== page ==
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LRSM Programming Help

LRSM Piano

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#1 Dreamaurora

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Posted 10 August 2018 - 09:15

I am due to attempt my LRSM Performance for piano in slightly more than one month time and I am beginning to prepare the Program Notes and Viva.

 

I've ran into a bit of conundrum here. This is my planned program.

 

Hindemith - Interludium and Fuga Tertia in F (Free choice)

Mozart - Sonata in C Minor K 457

Schubert - Sonata in A Minor K 784

 

The program is fully memorised and ready to go, but as I plan out the program notes and Viva, I realise I have issue justifying the inclusion of the Hindemith. The 2 sonatas tie into the theme of atypical work of both composers, but the Hindemith is admittedly tacked on because I prefer to have something easy and relaxing to ease me into the program. However, on the actual day, I would choose to begin with the Quick Study anyway, so I would have around 10 minutes to get used to the piano already. On my last run-through of the program I clocked 38:30 for the Mozart and Schubert inclusive of breaks without repeats, and this is already at quite brisk tempo. If I play safe and opts for slightly slower tempi, both Sonatas would clock around 40:00. 

 

So my question, would playing just these two sonatas be appropriate for LRSM? Or should I still put one additional piece as a prelude or an encore piece? My instructor remarked that the playing two big sonatas would be more appropriate for a specialist FRSM program; LRSM he said examiners would still be more receptive towards a generalist program. Besides the Hindemith, I also have following pieces below 5 minutes ready and memorised for a concert I am preparing:

 

- Liszt's Paganini Study No 5 'La Chasse'

- Scriabin's Etude Op 8 No 12

- Elgar's Salut d'amour


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#2 mel2

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Posted 10 August 2018 - 23:20

The 3 pieces in your planned programme seem a bit similar in mood (I'm not familiar with that particular Hindemith so forgive me if I'm wide of the mark; I'm basing my opinion on other examples of his work).
I might be tempted by the Scriabin which is lovely, but that would mean your programme would be all in minor keys.(I think)
The Elgar would be a nice change of mood to finish.
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#3 Clovis

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Posted 11 August 2018 - 06:49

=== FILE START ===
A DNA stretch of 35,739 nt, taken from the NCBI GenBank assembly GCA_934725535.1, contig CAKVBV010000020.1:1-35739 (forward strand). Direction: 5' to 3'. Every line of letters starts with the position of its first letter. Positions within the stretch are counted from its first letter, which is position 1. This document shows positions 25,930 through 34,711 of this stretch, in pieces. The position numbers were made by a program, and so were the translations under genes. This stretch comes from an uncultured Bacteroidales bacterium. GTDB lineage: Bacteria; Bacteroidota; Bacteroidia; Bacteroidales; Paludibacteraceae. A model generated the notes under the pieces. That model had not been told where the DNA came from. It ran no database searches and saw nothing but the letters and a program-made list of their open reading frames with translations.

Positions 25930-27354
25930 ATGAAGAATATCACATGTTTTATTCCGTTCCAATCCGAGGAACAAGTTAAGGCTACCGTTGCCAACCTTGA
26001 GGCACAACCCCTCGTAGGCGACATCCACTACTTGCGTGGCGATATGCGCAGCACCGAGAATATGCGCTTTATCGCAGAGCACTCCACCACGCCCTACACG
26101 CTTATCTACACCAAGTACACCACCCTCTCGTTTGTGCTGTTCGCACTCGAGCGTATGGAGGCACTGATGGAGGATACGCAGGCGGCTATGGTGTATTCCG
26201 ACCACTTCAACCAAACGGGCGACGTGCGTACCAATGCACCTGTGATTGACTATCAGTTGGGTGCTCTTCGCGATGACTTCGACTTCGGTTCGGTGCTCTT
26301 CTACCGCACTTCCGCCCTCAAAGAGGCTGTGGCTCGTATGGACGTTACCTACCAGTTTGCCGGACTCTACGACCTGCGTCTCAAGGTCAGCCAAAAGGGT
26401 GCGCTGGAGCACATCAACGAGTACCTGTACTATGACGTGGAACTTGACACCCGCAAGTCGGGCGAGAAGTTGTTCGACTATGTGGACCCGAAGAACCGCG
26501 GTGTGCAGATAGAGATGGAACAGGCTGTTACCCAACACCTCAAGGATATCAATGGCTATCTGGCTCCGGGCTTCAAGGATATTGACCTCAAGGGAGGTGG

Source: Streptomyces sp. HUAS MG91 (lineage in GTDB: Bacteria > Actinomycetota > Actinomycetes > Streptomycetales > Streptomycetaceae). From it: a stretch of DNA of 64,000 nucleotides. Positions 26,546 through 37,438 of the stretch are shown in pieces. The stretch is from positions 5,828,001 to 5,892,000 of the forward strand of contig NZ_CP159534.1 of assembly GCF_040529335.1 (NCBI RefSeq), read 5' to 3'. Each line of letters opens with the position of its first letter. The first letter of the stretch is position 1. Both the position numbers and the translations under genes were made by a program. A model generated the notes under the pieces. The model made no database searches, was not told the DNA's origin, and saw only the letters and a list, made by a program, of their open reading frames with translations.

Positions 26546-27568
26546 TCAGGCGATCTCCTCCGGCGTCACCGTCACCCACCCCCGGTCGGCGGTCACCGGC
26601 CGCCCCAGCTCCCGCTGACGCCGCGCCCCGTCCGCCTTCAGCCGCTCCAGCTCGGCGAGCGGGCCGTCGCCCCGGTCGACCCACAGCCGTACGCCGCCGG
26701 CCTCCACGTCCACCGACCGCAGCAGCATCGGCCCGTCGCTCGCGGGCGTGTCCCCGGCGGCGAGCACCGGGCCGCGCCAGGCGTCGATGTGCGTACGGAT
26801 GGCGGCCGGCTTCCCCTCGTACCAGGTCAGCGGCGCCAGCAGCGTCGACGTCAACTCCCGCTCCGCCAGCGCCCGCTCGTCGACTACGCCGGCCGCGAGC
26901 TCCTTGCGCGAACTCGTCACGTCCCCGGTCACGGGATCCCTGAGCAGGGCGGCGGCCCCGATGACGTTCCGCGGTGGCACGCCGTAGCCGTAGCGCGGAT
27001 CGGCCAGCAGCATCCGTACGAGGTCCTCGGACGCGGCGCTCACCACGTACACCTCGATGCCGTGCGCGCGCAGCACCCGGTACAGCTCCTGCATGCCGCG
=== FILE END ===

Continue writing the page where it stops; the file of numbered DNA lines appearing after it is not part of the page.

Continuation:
Have you tried putting the Hindemith between the two Sonatas? Then you could make a case for including it as a genuine interlude, with the effect of putting more musical distance between the Mozart and Schubert.

That might solve the programme note issue and any questions in the viva as to why you have chosen the Hindemith as well as having to justify the inclusion of two sonatas. Creating space between the two more similar pieces would serve to differentiate them much more.

Worth a try!
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#4 Dreamaurora

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Posted 12 August 2018 - 07:47

The 3 pieces in your planned programme seem a bit similar in mood (I'm not familiar with that particular Hindemith so forgive me if I'm wide of the mark; I'm basing my opinion on other examples of his work).
I might be tempted by the Scriabin which is lovely, but that would mean your programme would be all in minor keys.(I think)
The Elgar would be a nice change of mood to finish.

 

 

Have you tried putting the Hindemith between the two Sonatas? Then you could make a case for including it as a genuine interlude, with the effect of putting more musical distance between the Mozart and Schubert.

That might solve the programme note issue and any questions in the viva as to why you have chosen the Hindemith as well as having to justify the inclusion of two sonatas. Creating space between the two more similar pieces would serve to differentiate them much more.

Worth a try!

 

I tried playing the Scriabin right after the intense finale of the Schubert', probably not a good idea as I was basically running on fumes by then. Putting the Hindemith between the two sonata is a good option that I am considering now. Elgar after the Schubert is a great option too; there's also an arrangement of When You Wish Upon a Star in they style of Chopin's Nocturne I am considering.


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#5 The Land

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Posted 23 August 2018 - 10:42

Can't tell you anything about piano repertoire, but a Mozart sonata then a Schubert sonata doesn't look varied - I imagine you can talk at length about the development of the piano and the sonata between the one and the other for your viva, but still I'd include something of a markedly different period and form to provide contrast. 

 

I don't think you'll lose marks for saying "yes, this piece is mainly there to break up the two serious works"

 

 

 

 


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